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Toshiba is looking to sell an equity stake in Westinghouse that has been calculated as part of its 2017 losses.
Toshiba in Turmoil

Toshiba seeks $4bn in tax relief by selling Westinghouse assets

Struggling conglomerate aims to get finances on a sounder footing

TOKYO -- Toshiba is working on a way to reduce its tax burden by up to 440 billion yen ($3.96 billion) for the fiscal year through March, something that could put the struggling industrial conglomerate's finances on a firmer footing. 

Reducing the tax burden by this amount would turn Toshiba's net worth positive at 300 billion yen at the end of the fiscal year, from an initial projection of negative 750 billion yen -- even if plans to sell its memory chip unit do not go as expected.

Toshiba currently expects to pay corporate income tax of around 470 billion yen for the 2017 fiscal year through March. Of this, about 130 billion yen would be on profits from business operations, and the remaining 340 billion yen would be related to the separation of its memory chip unit and sale to a third party.

In October, Toshiba shareholders approved the proposed sale of Toshiba Memory to a consortium led by Bain Capital for 2 trillion yen, an amount that would significantly improve Toshiba's finances.

Although the electronics giant is expected to post a record operating profit of 430 billion yen for the current fiscal year, its tax obligations would drag net earnings down to a negative 110 billion yen.

But in November, Toshiba said it could expect a tax deduction of up to 240 billion yen this fiscal year in connection to losses from its U.S. nuclear power subsidiary, the now bankrupt Westinghouse Electric.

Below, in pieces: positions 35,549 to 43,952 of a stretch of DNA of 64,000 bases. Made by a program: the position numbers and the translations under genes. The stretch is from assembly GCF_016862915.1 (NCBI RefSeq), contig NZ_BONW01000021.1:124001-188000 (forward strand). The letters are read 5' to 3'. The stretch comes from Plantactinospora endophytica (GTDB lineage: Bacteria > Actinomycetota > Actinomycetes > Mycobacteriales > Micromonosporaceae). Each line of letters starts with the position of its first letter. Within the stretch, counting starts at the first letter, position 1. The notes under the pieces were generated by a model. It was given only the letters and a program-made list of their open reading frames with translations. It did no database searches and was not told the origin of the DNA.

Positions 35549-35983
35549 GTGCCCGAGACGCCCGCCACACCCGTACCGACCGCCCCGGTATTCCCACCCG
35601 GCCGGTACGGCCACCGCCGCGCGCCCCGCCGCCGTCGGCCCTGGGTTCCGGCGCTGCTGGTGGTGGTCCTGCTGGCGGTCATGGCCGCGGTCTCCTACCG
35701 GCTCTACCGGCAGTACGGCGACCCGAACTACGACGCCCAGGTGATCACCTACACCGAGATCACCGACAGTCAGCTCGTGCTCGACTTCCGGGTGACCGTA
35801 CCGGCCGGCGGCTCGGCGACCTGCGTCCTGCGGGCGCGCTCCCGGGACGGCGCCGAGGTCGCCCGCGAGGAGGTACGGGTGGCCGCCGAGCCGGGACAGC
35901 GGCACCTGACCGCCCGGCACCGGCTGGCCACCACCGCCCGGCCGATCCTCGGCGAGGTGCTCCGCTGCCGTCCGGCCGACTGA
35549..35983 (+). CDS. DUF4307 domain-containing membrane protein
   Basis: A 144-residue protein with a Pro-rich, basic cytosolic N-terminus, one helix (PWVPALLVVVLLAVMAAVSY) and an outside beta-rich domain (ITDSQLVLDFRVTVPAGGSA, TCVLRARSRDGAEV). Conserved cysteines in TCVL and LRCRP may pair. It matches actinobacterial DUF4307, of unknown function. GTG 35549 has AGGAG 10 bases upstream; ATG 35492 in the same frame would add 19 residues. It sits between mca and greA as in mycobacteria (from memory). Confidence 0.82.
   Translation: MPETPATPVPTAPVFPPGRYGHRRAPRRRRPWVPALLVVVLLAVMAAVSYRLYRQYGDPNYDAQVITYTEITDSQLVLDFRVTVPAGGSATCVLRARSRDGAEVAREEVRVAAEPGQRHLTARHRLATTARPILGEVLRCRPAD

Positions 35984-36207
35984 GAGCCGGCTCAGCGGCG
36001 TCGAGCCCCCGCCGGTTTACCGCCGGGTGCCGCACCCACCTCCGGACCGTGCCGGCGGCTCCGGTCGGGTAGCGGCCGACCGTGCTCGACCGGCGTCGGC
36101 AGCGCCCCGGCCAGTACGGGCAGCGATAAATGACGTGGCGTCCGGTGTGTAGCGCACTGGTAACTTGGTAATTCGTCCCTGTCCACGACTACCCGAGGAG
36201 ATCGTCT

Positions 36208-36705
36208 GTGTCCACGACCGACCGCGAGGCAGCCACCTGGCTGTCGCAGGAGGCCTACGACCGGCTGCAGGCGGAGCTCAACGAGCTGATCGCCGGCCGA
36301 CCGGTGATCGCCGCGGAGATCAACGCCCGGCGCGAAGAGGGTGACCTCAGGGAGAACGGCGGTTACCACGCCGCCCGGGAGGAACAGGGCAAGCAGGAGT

Toshiba has obtained the right to demand reimbursement of a total of 650 billion yen from Westinghouse that it paid as parent company to guarantee the subsidiary's obligations. Toshiba plans to sell this right to a third party, along with its claim on loans to the nuclear unit worth around 100 billion yen.

The aggregate amount, which had been booked as accounting losses in fiscal 2016, would be recognized as losses for tax purposes at the completion of repayment of the obligation and the transfer of assets to a third party. That should entitle Toshiba to a tax deduction of around 240 billion yen this fiscal year.

Toshiba is also looking to sell an equity stake in Westinghouse that has been calculated as part of 2017 losses. The completion of the sale of this interests would add another 200 billion yen to the tax deduction.

It would normally be difficult to sell the stake on its own, as its value has fallen sharply due to Westinghouse's rehabilitation proceedings. But Toshiba is looking to sell the stake along with its reimbursement claims and loan obligations to the same buyer.

While this would typically take time, Toshiba's goal is not simply to turn a profit, but to fix the loss amount. Potential buyers would have the opportunity to buy the assets at a low cost, thus reducing the complications of their sale, a Toshiba source said. 

If these step are carried out successfully, Toshiba's overall corporate tax obligation for fiscal 2017 would be reduced to around 30 billion yen, and the company would book more than 300 billion yen as net profit.

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